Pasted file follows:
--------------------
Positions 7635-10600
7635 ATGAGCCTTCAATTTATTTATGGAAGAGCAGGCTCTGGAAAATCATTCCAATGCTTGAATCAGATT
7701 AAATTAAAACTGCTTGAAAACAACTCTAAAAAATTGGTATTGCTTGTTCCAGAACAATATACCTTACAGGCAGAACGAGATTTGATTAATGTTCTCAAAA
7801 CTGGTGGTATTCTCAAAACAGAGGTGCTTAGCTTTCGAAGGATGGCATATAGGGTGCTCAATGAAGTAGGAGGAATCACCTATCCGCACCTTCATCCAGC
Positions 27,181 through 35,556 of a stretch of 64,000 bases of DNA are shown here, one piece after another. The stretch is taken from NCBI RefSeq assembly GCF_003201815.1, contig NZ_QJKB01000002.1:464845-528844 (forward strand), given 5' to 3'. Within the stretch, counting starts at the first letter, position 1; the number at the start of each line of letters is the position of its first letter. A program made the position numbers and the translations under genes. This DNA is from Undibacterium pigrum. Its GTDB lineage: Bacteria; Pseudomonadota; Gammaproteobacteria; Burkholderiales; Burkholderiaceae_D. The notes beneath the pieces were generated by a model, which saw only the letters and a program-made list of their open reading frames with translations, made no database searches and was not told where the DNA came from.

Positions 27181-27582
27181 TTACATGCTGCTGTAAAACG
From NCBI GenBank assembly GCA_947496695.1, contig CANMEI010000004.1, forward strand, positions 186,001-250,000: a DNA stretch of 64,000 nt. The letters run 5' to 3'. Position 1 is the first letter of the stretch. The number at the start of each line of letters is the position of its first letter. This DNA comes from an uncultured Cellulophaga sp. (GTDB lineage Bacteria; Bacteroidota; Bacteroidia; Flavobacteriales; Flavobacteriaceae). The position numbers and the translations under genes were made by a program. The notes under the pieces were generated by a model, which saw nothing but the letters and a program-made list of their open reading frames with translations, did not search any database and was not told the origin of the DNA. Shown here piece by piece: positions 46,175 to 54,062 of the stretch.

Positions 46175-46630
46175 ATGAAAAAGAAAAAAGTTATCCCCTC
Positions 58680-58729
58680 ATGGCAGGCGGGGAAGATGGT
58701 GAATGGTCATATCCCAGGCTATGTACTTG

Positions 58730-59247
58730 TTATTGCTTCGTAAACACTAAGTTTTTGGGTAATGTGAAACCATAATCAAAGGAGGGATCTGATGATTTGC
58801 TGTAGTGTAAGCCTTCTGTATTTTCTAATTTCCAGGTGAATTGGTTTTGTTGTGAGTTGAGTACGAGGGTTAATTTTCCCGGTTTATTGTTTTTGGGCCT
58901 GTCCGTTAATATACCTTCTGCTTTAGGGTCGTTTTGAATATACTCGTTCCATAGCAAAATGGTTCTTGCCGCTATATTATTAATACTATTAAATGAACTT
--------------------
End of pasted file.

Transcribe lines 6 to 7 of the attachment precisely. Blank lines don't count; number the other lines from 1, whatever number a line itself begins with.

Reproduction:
Positions 27181-27582
27181 TTACATGCTGCTGTAAAACG